"Generalization is the ability to apply a concept to a situation different from the one it was initially learned in. Humans do this quite easily and quite naturally. For example, when you learned to write, you didn’t have to relearn the process when you went from school to home, changed from notebook paper to poster board, or switched from pencils to ballpoint pens. Generalization is “big picture.”
Discrimination, by contrast, is the ability to focus on the smaller picture -– the details. Humans generalize more easily than they discriminate. Police offices, for example, spend hours and hours honing their observation skills. Dogs, however, are master discriminators. “Sit” doesn’t necessarily mean “put your bum on the ground” to a dog. With improper generalization, sit may mean “Put your bum on the ground directly in front of mom when she is in the kitchen standing next to counter wearing a bait bag and holding a clicker and cookie.” Now that’s discrimination!
Generalization is considerably more challenging for dogs. Except for aversives, which they generalize easily (though frequently inappropriately) as an instinctive survival mechanism, dogs must work as hard to learn to generalize as humans must work to discriminate.
When dog trainers speak of generalizing a behavior, their goal is to teach the dog that a cue and its associated behavior apply in more than one environment. This process includes more than practicing the behavior in more than one location, however. Let’s review the example I gave above: With improper generalization, sit may mean “Put your bum on the ground directly in front of mom when she is in the kitchen standing next to counter wearing a bait bag and holding a clicker and cookie.” There’s a lot more than location to generalize there.
The key to generalization is variability. Unless you want your naturally-discriminating dog to conclude that something in the environment is a necessary element of a behavior, you must make sure that nothing but the true cues (called discriminative stimuli) remain consistent during training."

ClickerSolutions Training Articles -- Generalization versus Discrimination

ClickerSolutions Training Articles -- The Sit Test
"The purpose of the "Sit Test" is to provide an objective assessment of performance-reliability for basic obedience commands. Why? So that instead of reprimanding the dog for "misbehaving," the trainer steps back and reflects on the real reasons for the dog's "disobedience," i.e., lack of proofing and reliability training prior to pattern training ...

Even minor changes in routine can produce dramatic decreases in reliability. For example, it is easy to demonstrate that an OTCh dog doesn't really know what "Sit" means. Dogs are extremely fine discriminators. If the dog has been taught to "Sit" for supper in the kitchen, or to heel-sit and front and finish in obedience class, that's precisely what the dog learns -- to sit in the kichen and in class. The same dog may occasionally not sit in the obedience ring, while playing in the park, or while greeting visitors at the front door. The dog must be trained in an infinite number of situations for it to generalise the "Sit" command to all instances. (This is in marked contrast to people, many of whom will generalise at the drop of a hat - sometimes from a single experience)."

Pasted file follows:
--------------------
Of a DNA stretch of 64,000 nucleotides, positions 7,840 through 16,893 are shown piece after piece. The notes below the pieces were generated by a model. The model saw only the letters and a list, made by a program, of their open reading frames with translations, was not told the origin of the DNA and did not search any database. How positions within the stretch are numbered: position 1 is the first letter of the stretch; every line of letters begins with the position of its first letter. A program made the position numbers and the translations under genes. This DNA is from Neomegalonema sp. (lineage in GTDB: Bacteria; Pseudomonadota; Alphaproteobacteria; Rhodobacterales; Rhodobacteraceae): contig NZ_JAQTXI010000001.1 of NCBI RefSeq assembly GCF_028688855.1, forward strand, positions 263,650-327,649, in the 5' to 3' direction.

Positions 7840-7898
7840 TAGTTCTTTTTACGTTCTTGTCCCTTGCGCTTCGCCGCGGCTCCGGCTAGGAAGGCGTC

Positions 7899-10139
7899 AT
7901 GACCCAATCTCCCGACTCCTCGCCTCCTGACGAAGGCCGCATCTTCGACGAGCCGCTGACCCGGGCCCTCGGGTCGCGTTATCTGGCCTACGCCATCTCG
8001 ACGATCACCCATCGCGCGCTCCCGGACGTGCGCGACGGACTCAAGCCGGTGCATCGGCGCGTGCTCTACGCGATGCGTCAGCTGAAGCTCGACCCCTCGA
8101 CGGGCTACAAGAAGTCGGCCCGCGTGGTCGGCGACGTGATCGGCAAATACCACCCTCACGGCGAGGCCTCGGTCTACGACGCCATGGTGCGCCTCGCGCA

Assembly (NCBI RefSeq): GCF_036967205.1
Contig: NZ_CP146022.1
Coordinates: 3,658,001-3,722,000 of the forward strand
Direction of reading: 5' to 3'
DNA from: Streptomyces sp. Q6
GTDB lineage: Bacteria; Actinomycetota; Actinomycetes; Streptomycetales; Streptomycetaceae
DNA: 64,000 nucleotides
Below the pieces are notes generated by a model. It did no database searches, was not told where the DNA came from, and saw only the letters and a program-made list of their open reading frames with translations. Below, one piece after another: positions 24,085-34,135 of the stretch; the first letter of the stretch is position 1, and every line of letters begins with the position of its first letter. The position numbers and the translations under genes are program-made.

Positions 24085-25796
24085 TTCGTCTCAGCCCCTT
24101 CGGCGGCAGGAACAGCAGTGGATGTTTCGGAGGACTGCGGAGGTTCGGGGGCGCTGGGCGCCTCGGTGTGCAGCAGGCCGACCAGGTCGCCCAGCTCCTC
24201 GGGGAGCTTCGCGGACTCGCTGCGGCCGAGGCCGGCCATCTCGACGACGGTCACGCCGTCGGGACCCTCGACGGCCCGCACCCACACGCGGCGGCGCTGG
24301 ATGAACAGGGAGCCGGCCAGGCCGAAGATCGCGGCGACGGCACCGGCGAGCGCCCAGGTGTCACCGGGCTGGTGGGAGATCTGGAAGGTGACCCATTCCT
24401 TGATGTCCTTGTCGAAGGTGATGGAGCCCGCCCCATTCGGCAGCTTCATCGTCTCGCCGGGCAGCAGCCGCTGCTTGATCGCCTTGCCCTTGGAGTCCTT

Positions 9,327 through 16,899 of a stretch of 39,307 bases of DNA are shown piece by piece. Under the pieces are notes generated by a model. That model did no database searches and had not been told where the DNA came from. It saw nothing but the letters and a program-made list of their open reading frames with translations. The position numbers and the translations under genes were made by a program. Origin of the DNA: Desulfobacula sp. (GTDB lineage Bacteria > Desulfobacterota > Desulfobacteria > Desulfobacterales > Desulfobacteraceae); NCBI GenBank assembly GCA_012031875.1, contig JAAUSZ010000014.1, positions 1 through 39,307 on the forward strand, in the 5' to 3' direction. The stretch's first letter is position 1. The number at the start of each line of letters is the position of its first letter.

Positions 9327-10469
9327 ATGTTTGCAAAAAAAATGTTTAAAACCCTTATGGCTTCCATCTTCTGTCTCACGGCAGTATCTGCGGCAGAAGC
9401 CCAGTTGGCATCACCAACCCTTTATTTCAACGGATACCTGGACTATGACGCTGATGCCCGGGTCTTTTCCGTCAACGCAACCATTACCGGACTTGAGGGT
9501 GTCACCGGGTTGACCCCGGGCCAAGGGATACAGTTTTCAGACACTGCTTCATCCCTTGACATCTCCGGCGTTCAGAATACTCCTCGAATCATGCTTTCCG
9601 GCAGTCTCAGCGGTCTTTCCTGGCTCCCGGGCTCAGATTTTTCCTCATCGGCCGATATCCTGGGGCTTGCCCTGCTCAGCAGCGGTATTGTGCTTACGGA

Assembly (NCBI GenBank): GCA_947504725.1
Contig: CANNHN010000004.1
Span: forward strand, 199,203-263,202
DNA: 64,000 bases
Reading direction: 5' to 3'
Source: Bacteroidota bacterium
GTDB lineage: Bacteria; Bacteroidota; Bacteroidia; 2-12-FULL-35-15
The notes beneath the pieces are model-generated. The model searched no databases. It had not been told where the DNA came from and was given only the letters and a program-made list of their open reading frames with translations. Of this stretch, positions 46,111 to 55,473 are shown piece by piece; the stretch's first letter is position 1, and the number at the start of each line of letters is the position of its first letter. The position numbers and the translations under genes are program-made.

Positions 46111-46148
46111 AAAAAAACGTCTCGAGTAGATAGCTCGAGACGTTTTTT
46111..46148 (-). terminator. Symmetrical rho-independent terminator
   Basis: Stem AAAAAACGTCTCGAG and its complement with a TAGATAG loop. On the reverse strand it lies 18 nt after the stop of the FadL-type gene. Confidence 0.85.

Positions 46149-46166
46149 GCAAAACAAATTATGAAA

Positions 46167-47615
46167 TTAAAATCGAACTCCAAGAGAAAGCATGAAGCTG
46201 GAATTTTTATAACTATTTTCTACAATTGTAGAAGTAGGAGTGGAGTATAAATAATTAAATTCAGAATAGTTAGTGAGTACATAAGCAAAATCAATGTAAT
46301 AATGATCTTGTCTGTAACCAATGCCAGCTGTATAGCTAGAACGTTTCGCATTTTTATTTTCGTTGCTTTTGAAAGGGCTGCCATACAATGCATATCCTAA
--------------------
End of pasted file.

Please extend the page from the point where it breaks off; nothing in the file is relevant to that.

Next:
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Old 03-15-2016, 10:58 AM   #9 (permalink)
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" a book or method?"

A good dog training classes are not about training the dog!!!!

They are all about training the human to be able to train the dog. Dog training is still more art than science. There is no single method that will work with all dogs and all humans. It is about find what works best for you and your dog in a given situation. This will be different and need to be modified adjusted if you were to train a different dog and so on. Part of the process is learning when a tweak need to be made and what that tweak is vs wholesale change vs giving it more time,. There is no substitute for experience,

No matter how good of a trainer you are you need feed back. from an outside neutral observer. That is the importance of classes that you just can not get any other way, Though video taping a training session and watching it back a few days later can sometimes come close.

One can not learn to much about dog training. Every technique/method has worth even if it is a method you would never use. But if you are newish to dog training the vast disparity between methods can be very daunting and confusing,My suggestion is to thinking about a training philosophy. And then look toward methods that compliment that philosophy.

https://drsophiayin.com/philosophy/

Leerburg | Ed Frawley's Philosophy of Dog Training

RELATIONSHIP BASED DOG TRAINING PHILOSOPHY